I cannot help taking notice, here, of a certain. species of forgiveness which is seldom enforced or thought of, and yet is no way below our regard ;I mean the forgiveness of those, if we may be allowed the expression, whom we have injured ourselves. One would think, that the difficulty of forgiving, could only rest on the side of him who has received the wrong; but the truth of the fact is often otherwise. The consciousness of having provoked another's resentment, often excites the aggressor to keep before-hand with the man he has hurt, and not only to hate him for the evil he expects in return, but even pursue him down, and put it out of his power to make reprisals.

The baseness of this is such, that it is sufficient to make the same observation which was made upon the crime of parricide amongst the Gre cians-It was so black,-their legislators did not suppose it could be committed, and therefore made no law to punish it.

Duty of setting Bounds to our Desires.

2 KING 5, IV. 13.

And he said unto him, Say now unto her, Behold, thou hast been careful for us with all this care; what is to be done for thee? wouldest thou be spoken for to the king, or the captain of the host ? And she answered, I dwell among mine own people.

HE first part of the text is the words which


his servant Gehazi, as a message of thanks to the woman of Shunem, for her great kindness and hospitality, of which, after the acknowledgment of his just sense, which Gehazi is bid to deliver in the words- -"Behold, thou hast been careful for us with all this care ;' he directs him to inquire in what manner he may best make a return in discharge of the obligation;" What shall be done for thee? Wouldest thou be spoken for to the king, or the captain of the host?" The last part of the text is the Shunamite's answer, which implies a refusal of the honor or advantage which the prophet intended to bring upon her by such an application, which she indirectly expresses in her contentment and satisfaction with what she enjoyed in her present station: "I dwell among my own people." This instance of self-denial in the Shunamite, is but properly the introduction to her story, and gives rise to that long and very pathetic transaction which follows in the supernatural grant of a child, which God had many years denied her ;- -the affecting loss of him as soon as he was grown up, and his restoration to life by Elisha, after he had been some time dead; the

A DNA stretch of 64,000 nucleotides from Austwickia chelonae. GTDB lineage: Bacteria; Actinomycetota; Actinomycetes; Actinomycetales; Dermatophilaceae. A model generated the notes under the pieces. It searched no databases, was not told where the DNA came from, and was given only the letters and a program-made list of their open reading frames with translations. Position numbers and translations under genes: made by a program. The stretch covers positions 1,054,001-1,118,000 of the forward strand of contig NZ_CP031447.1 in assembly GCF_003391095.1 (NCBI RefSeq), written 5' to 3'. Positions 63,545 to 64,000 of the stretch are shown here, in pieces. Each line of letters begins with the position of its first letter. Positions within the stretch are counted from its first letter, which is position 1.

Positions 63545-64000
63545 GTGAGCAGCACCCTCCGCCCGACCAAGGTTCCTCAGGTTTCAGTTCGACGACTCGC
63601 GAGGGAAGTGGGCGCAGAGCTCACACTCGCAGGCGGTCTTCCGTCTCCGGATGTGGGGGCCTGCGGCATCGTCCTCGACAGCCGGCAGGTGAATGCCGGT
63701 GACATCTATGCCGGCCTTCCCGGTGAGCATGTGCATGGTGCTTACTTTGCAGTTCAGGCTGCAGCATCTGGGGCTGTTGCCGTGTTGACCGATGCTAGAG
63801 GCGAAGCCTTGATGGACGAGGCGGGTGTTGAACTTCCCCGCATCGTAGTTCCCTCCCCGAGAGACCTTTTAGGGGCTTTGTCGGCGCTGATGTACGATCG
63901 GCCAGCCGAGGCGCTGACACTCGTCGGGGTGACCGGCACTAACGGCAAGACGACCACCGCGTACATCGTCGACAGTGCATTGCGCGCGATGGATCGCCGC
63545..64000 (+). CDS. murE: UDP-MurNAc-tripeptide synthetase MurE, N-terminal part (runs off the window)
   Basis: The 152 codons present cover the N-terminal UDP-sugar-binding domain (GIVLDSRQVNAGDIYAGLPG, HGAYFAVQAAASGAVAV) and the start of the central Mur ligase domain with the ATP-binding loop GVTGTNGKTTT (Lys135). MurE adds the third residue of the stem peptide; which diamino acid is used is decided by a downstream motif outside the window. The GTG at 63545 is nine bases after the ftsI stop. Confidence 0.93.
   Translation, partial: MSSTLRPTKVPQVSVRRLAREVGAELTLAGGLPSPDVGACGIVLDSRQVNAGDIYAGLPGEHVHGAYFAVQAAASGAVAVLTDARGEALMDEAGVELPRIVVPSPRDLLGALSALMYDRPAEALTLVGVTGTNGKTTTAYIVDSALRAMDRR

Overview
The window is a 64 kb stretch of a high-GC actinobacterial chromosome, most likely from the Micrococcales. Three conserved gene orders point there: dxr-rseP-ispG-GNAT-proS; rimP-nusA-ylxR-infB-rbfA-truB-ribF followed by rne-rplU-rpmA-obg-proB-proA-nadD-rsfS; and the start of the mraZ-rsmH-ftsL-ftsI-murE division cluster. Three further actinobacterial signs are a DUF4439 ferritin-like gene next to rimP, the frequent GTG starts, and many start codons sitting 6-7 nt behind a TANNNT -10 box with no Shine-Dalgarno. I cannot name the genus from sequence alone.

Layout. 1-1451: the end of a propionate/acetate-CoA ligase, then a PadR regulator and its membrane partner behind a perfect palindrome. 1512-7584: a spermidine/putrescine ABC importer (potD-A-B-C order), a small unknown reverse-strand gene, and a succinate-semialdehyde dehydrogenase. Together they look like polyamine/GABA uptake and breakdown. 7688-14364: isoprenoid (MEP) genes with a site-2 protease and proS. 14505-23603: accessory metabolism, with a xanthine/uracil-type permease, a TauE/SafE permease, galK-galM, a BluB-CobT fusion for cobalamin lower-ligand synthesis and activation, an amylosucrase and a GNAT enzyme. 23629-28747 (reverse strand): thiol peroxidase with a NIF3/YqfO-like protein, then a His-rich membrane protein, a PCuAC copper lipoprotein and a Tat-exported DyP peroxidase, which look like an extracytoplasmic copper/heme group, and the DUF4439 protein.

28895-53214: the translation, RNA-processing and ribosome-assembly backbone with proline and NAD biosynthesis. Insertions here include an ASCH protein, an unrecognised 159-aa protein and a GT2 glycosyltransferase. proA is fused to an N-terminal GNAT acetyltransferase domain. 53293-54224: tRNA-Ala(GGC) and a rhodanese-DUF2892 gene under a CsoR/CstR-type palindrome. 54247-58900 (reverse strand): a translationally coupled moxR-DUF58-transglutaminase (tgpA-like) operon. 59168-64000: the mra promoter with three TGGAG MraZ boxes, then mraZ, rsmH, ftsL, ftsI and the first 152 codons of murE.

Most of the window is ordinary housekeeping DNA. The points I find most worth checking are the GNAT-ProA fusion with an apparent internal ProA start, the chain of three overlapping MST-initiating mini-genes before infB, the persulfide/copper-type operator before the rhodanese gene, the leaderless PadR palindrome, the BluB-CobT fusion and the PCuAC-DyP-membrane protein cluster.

whole of which, tho' extremely interesting, and from such incidents as would afford sufficient matter for instruction, yet as it will not fall within the intention of this discourse, I shall beg leave at this time, barely to consider these previous circumstances of it, to which the text confines me, upon which I shall enlarge with such reflections as occur, and then proceed to that practical use and exhortation which will naturally fall from it.